Customer Story: The City of Edinburgh Council – Housing and Regulatory Services

screenshot of Edinburgh Housing Points Simulator screenshot of Edinburgh Housing Points Simulator

A hard-to-reach audience

The City of Edinburgh Council's Housing and Regulatory Services department wanted to consult its tenants. This had proven to be a hard-to-reach audience in recent years, so the council wanted to try a new approach.

For several years, the Housing and Regulatory Services Department had been keen to engage with residents to find out how they would like to see rent money spent on improving homes and services. However, attempts at consultation struggled, as engaging with the target demographic proved challenging. Previously, the department had invited tenants to meetings to give their feedback, promoted through word of mouth and other traditional communication channels. But trust from the residents was low and responses limited. Consequently, Edinburgh wanted to try an interactive online tool to see if an alternative approach could help them connect with residents.


The City of Edinburgh Council decided to try Budget Simulator

Budget Simulator gives people the opportunity to set their own priorities for public resources, balancing different service areas against an overall target.

The City of Edinburgh Council used a specially-tailored 'points simulator' to reflect the choices at hand. Rather than adjusting different spending areas against changes to council tax (as is usually the case with Budget Simulator), participants were asked to prioritise their preferences for different investment options – for example, would they like loans to be made available for owners to install insulation? The council also tried a new kind of question from previous exercises. Tenants were asked to prioritise investment in homes and services that could save them money. The choice, then, was which plans to implement and, by extension, which groups of tenants to benefit and by how much. The Simulator reflected these trade-offs, allowing tenants to see how many people would be affected by their proposed changes and expected annual savings.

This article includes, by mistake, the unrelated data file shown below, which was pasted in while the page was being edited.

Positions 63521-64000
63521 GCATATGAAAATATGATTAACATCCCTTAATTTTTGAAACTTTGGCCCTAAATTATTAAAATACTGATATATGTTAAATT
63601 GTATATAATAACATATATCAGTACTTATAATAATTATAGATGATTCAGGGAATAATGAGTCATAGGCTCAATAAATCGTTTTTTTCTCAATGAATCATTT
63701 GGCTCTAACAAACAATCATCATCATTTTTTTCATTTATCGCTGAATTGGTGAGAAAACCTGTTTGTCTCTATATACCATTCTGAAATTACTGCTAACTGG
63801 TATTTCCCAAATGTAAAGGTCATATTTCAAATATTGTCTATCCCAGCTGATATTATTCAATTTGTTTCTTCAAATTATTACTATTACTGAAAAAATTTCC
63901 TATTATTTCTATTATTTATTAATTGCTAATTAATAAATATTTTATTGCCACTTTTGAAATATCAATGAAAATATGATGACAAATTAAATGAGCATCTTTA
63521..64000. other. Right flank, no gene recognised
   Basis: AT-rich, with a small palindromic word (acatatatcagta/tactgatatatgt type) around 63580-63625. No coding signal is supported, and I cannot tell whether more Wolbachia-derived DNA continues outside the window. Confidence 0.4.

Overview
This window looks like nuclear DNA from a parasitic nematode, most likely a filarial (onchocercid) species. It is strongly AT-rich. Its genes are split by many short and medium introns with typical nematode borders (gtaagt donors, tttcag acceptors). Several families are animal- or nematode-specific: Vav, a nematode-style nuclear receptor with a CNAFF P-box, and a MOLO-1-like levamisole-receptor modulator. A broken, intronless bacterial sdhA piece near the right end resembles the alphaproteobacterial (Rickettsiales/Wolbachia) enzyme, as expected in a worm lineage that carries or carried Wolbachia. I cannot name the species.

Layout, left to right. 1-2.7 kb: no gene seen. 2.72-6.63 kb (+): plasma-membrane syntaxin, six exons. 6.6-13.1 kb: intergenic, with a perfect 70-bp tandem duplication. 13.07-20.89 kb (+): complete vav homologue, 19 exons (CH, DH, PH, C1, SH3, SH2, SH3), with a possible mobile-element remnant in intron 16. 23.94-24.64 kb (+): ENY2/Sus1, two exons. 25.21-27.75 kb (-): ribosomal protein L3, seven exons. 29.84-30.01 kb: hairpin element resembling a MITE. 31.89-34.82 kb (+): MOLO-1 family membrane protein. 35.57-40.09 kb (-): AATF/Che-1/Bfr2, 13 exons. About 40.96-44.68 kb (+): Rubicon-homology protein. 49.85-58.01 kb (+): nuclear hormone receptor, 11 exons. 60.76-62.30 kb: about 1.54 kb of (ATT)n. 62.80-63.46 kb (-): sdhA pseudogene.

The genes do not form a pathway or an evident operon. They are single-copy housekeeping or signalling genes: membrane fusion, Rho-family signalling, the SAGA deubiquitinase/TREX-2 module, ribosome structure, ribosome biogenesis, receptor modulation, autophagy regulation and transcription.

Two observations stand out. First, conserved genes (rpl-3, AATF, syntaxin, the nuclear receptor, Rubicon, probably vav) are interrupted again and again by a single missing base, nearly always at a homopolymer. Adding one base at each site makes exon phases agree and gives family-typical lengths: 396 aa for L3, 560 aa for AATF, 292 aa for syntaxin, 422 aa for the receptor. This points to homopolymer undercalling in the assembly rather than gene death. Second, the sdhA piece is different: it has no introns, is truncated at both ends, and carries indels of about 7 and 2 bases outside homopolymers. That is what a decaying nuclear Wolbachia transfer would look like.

This Budget Simulator provided an online channel for the department to ask people for their input, allowing them to explore a new and different response mechanism. This was a deliberately experimental approach for the council and the department were very happy with the process. Because it was based on an existing product, procurement was straightforward. The speed with which we were able to complete the customisation of the Simulator exceeded their expectations. The quick turnaround allowed the department to test with tenants ahead of the official live date, giving them valuable input from participants about the approach. The Simulator itself worked exactly as intended and the council were very happy with the way it allowed people to give their views.

The Housing and Regulatory Services department were pleased with the response rate generated by the Simulator – it was three times higher than other exercises in previous years. This was especially positive given that they had identified the biggest challenge as finding an appropriate way to engage tenants which would encourage them to give their feedback. Budget Simulator's data tools also proved valuable – with the demographics questions, online summary dashboard and downloadable results spreadsheet allowing the council to monitor participation, see how representative was the exercise and undertake more detailed analysis of the responses.


What impressed me most was how quickly the product was turned around. As a result, I was able to engage with my target audience ahead of the live date and to ensure it was user-friendly, to encourage the maximum response rate.

Lisa Mallon, Senior Project Manager, The City of Edinburgh Council

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